States Are In Prima Facie Violation Of Directions Issued For Exepditing Adoption Process : Supreme Court Gives Last Chance To Comply

States Are In Prima Facie Violation Of Directions Issued For Exepditing Adoption Process : Supreme Court Gives Last Chance To Comply

The Supreme Court (on March 15), while hearing a PIL to simplify adoption procedures, observed that the States are prima facie in breach of the previous directions to expedite the adoption process. In view of this, the Court gave the States one last opportunity to comply with the directions, failing which the Court may resort to coercive proceedings.

The bench, led by Chief Justice of India DY Chandrachud, was hearing a Public Interest Litigation (PIL) filed by “The Temple of Healing,” a charitable trust.

In the previous order, the Court had issued certain directions to make adoption process in India easier. These included filling of vacancies in the Specialised Adoption Agencies (SAA).

During today’s hearing, right at the commencement, the CJI asked the Additional Solicitor General of India, Aishwarya Bhati, about the status report.

ASG apprised the bench, which also included Justices JB Pardiwala and Manoj Misra, that the status report has been filed, indicating that more steps are required from the State’s end. Underscoring this situation, she highlighted that even today, out of 760 districts in 370 districts, there was no SAA functioning.

“That is very critical because the child will not be brought to the centre of the State. The District bodies have to be functional and operational.,” she added.

In view of this, she requested that the States be given the last opportunity to comply with the directions, and then an updated status report will be filed before the Court.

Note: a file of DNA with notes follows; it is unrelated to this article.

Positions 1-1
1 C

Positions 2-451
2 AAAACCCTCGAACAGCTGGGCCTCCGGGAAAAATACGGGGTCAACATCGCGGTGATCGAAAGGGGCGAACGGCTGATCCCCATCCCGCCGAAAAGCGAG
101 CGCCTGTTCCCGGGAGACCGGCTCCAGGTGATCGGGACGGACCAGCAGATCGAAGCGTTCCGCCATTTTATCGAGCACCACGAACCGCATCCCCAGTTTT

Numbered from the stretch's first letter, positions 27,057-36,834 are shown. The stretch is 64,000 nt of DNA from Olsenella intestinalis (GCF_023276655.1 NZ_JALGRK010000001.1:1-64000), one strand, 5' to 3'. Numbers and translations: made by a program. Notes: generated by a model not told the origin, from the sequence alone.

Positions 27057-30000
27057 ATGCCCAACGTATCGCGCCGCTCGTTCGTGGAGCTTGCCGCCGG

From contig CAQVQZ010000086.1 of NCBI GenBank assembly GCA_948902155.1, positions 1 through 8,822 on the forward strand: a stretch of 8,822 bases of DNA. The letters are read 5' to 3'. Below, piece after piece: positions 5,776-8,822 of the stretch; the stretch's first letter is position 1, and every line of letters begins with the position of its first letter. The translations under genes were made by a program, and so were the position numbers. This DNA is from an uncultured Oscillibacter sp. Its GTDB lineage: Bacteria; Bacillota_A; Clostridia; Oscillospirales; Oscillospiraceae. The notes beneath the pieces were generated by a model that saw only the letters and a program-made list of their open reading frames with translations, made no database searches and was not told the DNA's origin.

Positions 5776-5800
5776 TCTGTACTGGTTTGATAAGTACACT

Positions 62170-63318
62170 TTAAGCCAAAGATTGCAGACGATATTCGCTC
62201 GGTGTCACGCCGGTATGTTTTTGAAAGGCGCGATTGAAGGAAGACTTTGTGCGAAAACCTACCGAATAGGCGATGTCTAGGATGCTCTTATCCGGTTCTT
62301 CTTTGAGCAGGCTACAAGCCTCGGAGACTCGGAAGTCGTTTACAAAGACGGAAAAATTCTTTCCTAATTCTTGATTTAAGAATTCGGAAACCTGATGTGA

Following this, Dr. Piyush Saxena (petitioner-in-person), office-bearer of the “Temple of Healing”, referred to the detailed framework he had submitted. He insisted that the solutions he had cited were practical and simple.

However, referring to the previous order passed last November, the CJI stated that the comprehensive directions have already been issued, and the Court wants to make them implementable. He also reiterated that 370 districts do not have SAAs.

Ultimately, the Court told the petitioner that it would look at those suggestions and further deliberate on how the directions already passed could be strengthened.

In view of this, the Court ordered:

“…we find that is prima facie a breach on the part of the states in complying with the directions of this Court. We furnish one further opportunity to the states to comply with the directions which were issued on November 20, 2023. Failing which, the Court may be constrained to take the recourse to coercive proceedings.”

The Court also asked the Union to communicate about the instant order to all States and Union Territories and accordingly, place an updated status report.